Civil-Rights Lawyer Constance Baker Motley
ED GORDON, host:
Prominent civil rights attorney Constance Baker Motley died this week. Born in 1921, Motley was the ninth of 12 children of West Indian immigrants. Though poor, she excelled in school, so much so that she impressed a white philanthropist who paid for her college education. It was rare for a black woman in 1943 to earn a degree in economics, let alone from New York University. Motley then went on to law school at Columbia. That's where she met Thurgood Marshall, who gave her a job as a law clerk with the NAACP Legal Defense and Educational Fund. Marshall and Motley went on to collaborate on Brown vs. Board and several other landmark segregation cases. In the heat of the civil rights struggle, Motley agreed to represent James Meredith, who was seeking admission to the University of Mississippi in 1962. Motley recalled the case in a 2003 interview with NPR senior correspondent Juan Williams.
(Soundbite of interview)
Judge CONSTANCE BAKER MOTLEY: We got a letter from him asking us to represent him. He had taken with Medgar Evers all of the steps that he had to take to apply. And he finally got a rejection, and he kept asking, `Why am I being rejected?' And I think they finally said, `Because we don't accept black students' or something. So once he had that, we filed the complaint.
GORDON: She one nine out of 10 civil rights cases she argued before the US Supreme Court and later pursued a short political career. In 1964, she became the first African-American woman elected to the New York state Senate. Two years later, Motley was appointed as a judge for the US District Court for the Southern District of New York. NPR's Juan Williams remembers the legal trailblazer.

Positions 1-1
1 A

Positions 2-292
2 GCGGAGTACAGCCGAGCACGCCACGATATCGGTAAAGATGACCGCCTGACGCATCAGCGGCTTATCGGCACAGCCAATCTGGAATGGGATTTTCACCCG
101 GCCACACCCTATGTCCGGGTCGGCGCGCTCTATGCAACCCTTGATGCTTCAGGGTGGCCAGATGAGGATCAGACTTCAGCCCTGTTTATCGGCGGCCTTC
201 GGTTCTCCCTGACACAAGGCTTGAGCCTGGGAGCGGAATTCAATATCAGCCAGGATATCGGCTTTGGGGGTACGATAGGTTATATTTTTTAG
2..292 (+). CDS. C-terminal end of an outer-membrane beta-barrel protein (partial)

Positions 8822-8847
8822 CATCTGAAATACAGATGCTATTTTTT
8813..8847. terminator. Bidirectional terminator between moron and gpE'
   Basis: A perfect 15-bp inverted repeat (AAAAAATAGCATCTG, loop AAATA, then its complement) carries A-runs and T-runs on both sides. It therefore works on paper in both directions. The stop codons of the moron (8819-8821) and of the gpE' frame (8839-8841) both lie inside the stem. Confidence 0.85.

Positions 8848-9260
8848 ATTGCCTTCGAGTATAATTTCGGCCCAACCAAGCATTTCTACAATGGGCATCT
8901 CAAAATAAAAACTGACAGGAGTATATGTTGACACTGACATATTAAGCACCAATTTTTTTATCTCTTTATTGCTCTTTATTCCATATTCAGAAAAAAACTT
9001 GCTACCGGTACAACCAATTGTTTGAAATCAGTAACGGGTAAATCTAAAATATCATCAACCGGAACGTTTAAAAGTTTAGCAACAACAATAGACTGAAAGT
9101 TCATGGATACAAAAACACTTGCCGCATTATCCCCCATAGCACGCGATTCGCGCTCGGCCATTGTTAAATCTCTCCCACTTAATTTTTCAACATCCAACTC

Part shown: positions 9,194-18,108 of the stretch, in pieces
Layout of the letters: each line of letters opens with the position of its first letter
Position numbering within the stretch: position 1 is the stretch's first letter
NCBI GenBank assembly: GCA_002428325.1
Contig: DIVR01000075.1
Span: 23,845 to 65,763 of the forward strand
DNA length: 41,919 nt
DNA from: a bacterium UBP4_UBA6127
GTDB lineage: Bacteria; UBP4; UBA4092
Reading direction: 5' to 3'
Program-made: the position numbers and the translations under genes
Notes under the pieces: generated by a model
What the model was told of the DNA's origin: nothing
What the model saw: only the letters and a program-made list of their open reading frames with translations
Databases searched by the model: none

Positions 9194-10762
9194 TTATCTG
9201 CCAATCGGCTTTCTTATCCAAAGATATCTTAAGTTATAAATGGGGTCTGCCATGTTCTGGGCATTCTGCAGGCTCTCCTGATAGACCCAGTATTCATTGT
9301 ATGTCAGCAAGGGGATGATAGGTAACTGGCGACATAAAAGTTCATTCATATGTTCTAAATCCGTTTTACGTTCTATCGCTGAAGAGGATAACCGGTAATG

JUAN WILLIAMS: Constance Baker Motley used to say that really Brown was the seed that led to the emergence of a black middle class in this generation in America today, and now we're onto a different level of civil rights issues having to do with affirmative action and the like. So I think we've seen the passing of a generation and the emergence of a new phase in terms of civil rights in America.
GORDON: Judge Motley spent almost four decades on the federal bench. In addition to her numerous awards and contributions, she was inducted into the National Women's Hall of Fame in 1993. Civil rights pioneer Constance Baker Motley died of heart failure on Wednesday in New York. She was 84 years old.
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